A new type of school

I was floored when I learned about a new type of school. It reminded me of the quote by Ralph Waldo Emerson.

If the colleges were better, if they really had it, you would need to get the police at the gates to keep order in the onrushing multitude. See in college how we thwart the natural love of learning by leaving the natural method of teaching what each wishes to learn, and insisting that you shall learn what you have no taste or capacity for. The college, which should be a place of delightful labor, is made odious and unhealthy, and the young men are tempted to frivolous amusements to rally their jaded spirits. I would have the studies elective. Scholarship is to be created not by compulsion, but by awakening a pure interest in knowledge. The wise instructor accomplishes this by opening to his pupils precisely the attractions the study has for himself. The marking is a system for schools, not for the college; for boys, not for men; and it is an ungracious work to put on a professor.

The schools are known as Sudbury Schools, and the general idea is that you let students study what interests them. Here is a list of Sudbury Schools around the world. The initial premise validates a lot of the quotes I’ve found over the years regarding education and learning.

Education is an admirable thing, but it is well to remember from time to time that nothing that is worth knowing can be taught.
Don’t let your schooling interfere with your education.
Education is what remains after one has forgotten everything he learned in school. — Albert Einstein

Here’s a clip about the school.

The idea that a bunch of students could actually learn what they want to learn about and study the things that interest them is phenomenal. I remember as a child wanting to teach my younger siblings about math over the summer from an old math textbook we had laying around. I had enjoyed learning about it and wanted to teach someone else about it. In the Sudbury schools they find that the students often do most of the teaching. The more advanced students help the younger students, and since teaching something further solidifies it in your own mind, both students benefit from the interaction. It seems like a great way for a student to learn about what he or she wants to learn about, without the forced learning that takes place so frequently in public schools.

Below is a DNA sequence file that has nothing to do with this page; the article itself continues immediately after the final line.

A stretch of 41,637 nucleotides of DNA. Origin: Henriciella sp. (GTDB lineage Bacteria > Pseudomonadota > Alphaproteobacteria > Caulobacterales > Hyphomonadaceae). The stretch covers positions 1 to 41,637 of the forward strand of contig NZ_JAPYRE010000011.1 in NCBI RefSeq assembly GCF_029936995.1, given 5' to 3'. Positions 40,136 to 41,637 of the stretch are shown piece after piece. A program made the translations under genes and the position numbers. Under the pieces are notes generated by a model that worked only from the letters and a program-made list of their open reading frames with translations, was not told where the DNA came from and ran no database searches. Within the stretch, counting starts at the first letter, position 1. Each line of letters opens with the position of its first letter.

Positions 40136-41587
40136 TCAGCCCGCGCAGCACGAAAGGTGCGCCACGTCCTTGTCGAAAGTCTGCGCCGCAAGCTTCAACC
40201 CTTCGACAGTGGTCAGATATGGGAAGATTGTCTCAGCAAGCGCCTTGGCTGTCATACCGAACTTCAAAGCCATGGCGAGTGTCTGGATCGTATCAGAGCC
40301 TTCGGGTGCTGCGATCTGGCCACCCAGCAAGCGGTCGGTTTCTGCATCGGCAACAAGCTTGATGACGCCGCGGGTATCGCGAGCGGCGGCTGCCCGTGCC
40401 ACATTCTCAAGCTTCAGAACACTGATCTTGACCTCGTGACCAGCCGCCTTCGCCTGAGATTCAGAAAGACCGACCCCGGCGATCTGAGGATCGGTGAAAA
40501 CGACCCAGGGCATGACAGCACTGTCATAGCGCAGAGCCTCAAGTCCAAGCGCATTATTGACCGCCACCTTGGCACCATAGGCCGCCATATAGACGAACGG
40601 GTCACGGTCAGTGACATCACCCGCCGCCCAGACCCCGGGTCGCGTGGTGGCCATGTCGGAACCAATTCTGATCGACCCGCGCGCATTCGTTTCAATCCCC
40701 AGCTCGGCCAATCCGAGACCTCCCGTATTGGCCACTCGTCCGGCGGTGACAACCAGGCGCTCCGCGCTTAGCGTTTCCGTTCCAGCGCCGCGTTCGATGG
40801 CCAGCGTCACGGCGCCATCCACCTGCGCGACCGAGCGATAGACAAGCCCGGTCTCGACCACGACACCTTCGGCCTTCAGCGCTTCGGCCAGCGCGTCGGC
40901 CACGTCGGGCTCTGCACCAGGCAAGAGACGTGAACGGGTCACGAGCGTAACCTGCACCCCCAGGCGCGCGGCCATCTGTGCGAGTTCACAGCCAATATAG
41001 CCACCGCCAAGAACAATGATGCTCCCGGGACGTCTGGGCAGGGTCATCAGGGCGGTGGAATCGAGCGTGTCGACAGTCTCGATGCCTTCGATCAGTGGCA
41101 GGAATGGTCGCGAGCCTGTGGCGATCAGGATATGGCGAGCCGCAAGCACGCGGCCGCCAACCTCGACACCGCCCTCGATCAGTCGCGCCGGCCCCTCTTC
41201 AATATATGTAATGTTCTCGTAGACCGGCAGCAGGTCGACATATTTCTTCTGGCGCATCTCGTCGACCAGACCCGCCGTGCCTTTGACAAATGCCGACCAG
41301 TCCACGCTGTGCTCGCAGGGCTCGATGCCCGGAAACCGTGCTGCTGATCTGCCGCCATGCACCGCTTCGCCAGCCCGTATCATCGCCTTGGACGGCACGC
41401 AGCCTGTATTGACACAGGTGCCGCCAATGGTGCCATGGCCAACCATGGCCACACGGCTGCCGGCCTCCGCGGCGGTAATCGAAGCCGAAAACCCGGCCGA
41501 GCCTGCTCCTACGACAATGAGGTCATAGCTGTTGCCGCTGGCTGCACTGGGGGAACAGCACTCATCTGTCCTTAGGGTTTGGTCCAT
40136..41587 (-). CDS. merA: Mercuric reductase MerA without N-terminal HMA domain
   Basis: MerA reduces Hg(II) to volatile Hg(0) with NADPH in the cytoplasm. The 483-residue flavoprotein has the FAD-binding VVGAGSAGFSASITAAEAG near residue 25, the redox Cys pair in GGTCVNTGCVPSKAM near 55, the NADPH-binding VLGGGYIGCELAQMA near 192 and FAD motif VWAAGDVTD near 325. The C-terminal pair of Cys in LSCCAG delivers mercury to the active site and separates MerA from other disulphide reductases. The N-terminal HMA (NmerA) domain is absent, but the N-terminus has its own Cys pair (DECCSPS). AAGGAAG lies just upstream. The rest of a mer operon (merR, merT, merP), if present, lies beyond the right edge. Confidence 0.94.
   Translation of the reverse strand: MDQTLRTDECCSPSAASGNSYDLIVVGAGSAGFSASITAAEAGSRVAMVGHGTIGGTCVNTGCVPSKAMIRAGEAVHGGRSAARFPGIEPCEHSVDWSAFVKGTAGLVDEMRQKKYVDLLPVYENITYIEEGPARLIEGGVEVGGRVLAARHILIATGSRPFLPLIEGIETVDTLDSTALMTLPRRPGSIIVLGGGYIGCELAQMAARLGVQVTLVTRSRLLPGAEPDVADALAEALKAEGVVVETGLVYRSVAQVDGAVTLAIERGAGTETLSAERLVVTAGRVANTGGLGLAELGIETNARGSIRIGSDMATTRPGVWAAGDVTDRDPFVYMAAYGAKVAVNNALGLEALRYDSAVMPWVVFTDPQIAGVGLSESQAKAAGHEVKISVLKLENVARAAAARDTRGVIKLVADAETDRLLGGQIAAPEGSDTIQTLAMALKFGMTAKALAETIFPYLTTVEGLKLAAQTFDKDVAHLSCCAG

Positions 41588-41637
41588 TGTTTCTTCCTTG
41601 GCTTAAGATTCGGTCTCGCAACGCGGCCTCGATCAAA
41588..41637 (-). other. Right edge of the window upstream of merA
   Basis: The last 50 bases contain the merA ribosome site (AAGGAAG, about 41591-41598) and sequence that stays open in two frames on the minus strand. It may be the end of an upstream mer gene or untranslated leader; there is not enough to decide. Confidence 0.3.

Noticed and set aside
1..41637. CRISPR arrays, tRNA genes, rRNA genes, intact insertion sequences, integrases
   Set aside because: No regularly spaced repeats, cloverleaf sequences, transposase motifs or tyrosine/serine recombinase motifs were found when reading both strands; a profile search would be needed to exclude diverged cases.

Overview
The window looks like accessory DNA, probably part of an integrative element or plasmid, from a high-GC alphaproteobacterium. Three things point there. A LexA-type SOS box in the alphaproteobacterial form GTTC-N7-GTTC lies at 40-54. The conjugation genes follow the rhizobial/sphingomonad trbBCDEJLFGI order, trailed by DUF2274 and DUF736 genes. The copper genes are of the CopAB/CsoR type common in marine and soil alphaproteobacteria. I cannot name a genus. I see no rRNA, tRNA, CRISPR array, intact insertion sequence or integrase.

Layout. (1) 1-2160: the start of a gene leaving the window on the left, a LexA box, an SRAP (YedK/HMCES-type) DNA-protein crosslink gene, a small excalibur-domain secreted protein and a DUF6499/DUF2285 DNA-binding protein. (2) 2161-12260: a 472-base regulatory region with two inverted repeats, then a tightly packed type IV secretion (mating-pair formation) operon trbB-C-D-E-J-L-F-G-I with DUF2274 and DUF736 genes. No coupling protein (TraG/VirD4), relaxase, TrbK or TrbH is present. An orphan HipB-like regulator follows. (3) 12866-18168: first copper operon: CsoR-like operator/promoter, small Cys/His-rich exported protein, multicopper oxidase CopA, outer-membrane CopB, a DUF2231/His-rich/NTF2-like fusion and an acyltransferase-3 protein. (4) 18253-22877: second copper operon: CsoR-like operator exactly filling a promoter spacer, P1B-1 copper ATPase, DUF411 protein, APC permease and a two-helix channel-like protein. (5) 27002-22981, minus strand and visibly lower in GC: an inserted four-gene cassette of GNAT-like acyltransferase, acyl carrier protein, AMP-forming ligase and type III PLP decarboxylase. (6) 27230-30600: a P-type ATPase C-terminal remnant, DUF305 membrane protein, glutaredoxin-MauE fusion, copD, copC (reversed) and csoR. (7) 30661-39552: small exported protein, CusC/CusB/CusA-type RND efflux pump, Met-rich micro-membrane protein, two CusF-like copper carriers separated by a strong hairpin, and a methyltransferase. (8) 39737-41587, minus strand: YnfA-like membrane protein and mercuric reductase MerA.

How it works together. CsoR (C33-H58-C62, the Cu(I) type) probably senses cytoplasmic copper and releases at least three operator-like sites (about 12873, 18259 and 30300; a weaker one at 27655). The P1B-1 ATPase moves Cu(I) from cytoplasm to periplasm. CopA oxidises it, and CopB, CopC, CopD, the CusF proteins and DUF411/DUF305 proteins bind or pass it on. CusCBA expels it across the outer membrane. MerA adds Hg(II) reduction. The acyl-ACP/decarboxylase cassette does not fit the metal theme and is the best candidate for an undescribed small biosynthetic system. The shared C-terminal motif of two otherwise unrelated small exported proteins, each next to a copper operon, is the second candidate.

I also read the TIME magazine article about homework with interest. The amount of homework has increased by 51% since 1981. Studies about homework show no indication that more homework contributes to better learning or understanding in grade school.

The question of how to improve public education is complicated and there aren’t any simple answers, but it’s an issue that needs to be discussed.


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  1. […] Via Dan Hersam who was inspired by the recent talk of abolishing homework and of a better kind of school. […]

    Pingback by Let’s not settle for any less any more on September 9, 2006 @ 8:22 am
  2. GREAT quote Dan, thank you for it.

    I had to blog it here:



    Comment by Alexander Kjerulf on September 9, 2006 @ 8:24 am
  3. Alex: Thanks for letting me know.

    Comment by dan on September 10, 2006 @ 10:44 am
  4. […] – October 24, 2006 The value of reading As a follow-up to the post about a new type of school, in an article by Dan Poynter loaded full ofstatistics about books and reading It was summarized by Mike Pope. […]

    Pingback by The value of reading - Amidst a tangled web on October 24, 2006 @ 7:32 am

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